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[291] attacking our thin line with heavy columns, and all our rifle pits between Hatcher's Run and the Weldon railroad are in his possession. They are now within seventy-five yards of the position this division occupies, and an attack is momentarily expected.

April 3—About dark last night Captain Torsch, in command of the battalion, received orders from General McComb to prepare to assault the trenches in our front, in conjunction with three other battalions. We failed to carry them, and what were left of us had a devil of a time in getting out of an ugly predicament.

April 5—This is the last entry I will ever make in my diary. At daylight the enemy made two spirited attacks about a mile on our left, both of which were repulsed, but a third succeeded. Moving then to the right and left, they carried everything before them. Down they came like the waves of the ocean. We fought our best, but it was no use, and McComb, finding himself almost surrounded gave orders for the whole brigade to fall back on Hatcher's Run. This was no easy matter so far as we were concerned, for the enemy were all around us, and, therefore, but a small part of the battalion under Captain Torsch succeeded in extricating itself, although the boys fought like devils. When Torsch reached Hatcher's Run he found the Boydton plank road bridge in the hands of the enemy, when he and his few followers plunged into the stream and swam to the opposite bank, and joined the forces on that side. Torsch had but one officer left, Adjutant McCullough.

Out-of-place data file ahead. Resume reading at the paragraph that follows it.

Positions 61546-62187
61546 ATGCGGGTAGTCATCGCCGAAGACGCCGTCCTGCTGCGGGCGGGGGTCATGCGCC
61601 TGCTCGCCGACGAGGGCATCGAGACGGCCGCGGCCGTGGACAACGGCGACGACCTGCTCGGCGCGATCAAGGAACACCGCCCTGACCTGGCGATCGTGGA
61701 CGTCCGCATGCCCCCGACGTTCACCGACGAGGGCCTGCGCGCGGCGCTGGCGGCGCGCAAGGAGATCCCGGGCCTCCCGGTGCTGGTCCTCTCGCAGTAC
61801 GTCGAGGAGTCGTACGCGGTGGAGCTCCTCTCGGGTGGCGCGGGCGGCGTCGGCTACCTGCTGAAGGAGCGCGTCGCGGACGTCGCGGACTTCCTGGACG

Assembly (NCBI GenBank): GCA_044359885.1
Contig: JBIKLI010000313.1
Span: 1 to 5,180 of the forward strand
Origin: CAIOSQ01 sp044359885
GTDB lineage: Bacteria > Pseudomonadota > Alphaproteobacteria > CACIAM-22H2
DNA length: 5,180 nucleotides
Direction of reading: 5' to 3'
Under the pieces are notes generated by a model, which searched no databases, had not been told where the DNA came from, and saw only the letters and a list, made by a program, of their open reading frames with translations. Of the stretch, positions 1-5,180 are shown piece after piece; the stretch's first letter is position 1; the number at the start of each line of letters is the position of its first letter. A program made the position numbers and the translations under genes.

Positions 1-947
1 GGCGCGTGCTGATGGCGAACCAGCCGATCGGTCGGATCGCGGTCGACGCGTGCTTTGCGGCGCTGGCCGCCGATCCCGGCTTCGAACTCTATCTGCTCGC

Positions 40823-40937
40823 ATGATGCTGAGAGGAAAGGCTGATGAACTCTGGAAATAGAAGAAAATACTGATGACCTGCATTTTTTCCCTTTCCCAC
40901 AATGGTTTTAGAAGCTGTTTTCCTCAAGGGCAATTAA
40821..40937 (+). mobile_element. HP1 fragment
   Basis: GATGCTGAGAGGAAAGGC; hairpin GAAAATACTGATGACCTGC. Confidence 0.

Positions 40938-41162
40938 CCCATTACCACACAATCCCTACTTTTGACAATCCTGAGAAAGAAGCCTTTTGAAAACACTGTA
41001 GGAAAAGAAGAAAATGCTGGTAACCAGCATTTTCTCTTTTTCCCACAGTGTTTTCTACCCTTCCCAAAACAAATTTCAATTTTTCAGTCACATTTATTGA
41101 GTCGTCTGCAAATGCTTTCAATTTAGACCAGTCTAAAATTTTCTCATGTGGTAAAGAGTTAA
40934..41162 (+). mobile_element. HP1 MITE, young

The rest is soon told. In the retreat we assisted in bringing up the rear. What we suffered until we reached the vicinity of Appomattox Courthouse can never be known, because words cannot express it. On the 9th, in obedience to the last command we were ever to receive from our beloved leader, Captain Torsch surrendered his command of sixty-three men, all that was left of our once splendid battalion. The end had come.


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